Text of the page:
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Cross-shore tracer exchange between the surfzone and inner-shelf

TitleCross-shore tracer exchange between the surfzone and inner-shelf
Publication TypeJournal Article
Year of Publication2014
AuthorsHally-Rosendahl K., Feddersen F, Guza RT
JournalJournal of Geophysical Research-Oceans
Volume119
Pagination4367-4388
Date Published2014/07
Type of ArticleArticle
ISBN Number2169-9275
Accession NumberWOS:000340415500021
Keywordscalifornia; continental-shelf; internal tidal bores; nearshore; new-england shelf; ocean; rip currents; southern; transport; turbulence; zone
Abstract

Cross-shore tracer exchange between the surfzone and inner-shelf is examined using temperature and dye measurements at an approximately alongshore-uniform beach. An alongshore-oriented plume is created by releasing dye continuously for 4.5 h in a surfzone alongshore current. The plume is sampled for 13 h from the release point to 700 m downstream, between the shoreline and 250 m offshore (6 m water depth). Within the surfzone (<= 2 m depth), water is relatively warm, and dye is vertically well mixed. On the inner-shelf (3-6 m depth), alongshore currents are weak, and elevated temperature and dye co-occur in 25-50 m wide alongshore patches. Within the patches, dye is approximately depth-uniform in the warm upper 3 m where thermal stratification is weak, but decreases rapidly below 3 m with a strong thermocline. Dye and temperature vertical gradients are correlated, and dye is not observed below 18 degrees C. The observations and a model indicate that, just seaward of the surfzone, thermal stratification inhibits vertical mixing to magnitudes similar to those in the ocean interior. Similar surfzone and inner-shelf mean alongshore dye dilution rates are consistent with inner-shelf dye properties being determined by local cross-shore advection. The alongshore-patchy and warm inner-shelf dye is ejected from the surfzone by transient rip currents. Estimated Stokes drift driven cross-shore exchange is small. The transient rip current driven depth-normalized heat flux out of the surfzone has magnitude similar to those of larger-scale shelf processes. Dye recycling, from the inner-shelf back to the surfzone, is suggested by relatively long surfzone dye residence times.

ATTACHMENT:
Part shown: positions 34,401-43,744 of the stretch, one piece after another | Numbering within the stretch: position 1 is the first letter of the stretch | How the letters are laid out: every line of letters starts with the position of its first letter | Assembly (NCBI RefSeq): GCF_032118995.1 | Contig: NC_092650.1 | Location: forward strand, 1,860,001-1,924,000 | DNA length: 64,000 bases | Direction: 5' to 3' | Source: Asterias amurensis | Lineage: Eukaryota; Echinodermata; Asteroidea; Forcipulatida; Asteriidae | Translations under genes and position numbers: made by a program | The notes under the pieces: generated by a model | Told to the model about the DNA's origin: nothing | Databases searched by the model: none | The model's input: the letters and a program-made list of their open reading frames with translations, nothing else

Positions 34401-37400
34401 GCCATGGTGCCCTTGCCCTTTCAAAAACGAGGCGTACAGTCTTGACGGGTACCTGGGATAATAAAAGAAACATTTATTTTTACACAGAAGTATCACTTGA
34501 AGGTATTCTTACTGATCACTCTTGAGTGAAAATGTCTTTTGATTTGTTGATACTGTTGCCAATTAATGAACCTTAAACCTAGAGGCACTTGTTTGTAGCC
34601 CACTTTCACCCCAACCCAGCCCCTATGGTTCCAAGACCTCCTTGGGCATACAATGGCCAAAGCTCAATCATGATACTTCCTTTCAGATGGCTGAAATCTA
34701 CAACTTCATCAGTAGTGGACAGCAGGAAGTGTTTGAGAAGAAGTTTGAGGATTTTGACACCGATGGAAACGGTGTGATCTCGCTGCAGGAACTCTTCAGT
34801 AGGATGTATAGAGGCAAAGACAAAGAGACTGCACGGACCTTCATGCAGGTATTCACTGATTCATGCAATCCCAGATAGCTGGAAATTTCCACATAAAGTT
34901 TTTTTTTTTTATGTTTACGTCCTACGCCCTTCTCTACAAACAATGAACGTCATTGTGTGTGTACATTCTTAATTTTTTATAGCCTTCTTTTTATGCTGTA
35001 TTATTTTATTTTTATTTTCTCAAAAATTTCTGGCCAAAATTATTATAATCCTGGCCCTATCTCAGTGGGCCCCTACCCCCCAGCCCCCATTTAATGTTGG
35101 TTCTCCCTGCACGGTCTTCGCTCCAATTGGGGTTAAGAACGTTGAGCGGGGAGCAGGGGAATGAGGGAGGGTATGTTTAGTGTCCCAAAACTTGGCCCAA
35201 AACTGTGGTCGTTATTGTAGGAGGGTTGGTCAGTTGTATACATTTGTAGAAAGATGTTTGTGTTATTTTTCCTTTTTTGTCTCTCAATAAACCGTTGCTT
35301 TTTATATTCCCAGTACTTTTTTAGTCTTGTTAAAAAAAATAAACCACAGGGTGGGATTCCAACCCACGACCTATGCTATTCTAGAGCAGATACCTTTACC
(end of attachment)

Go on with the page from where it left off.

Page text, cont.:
DOI10.1002/2013jc009722
Short TitleJ Geophys Res-Oceans
Student Publication: 
Yes
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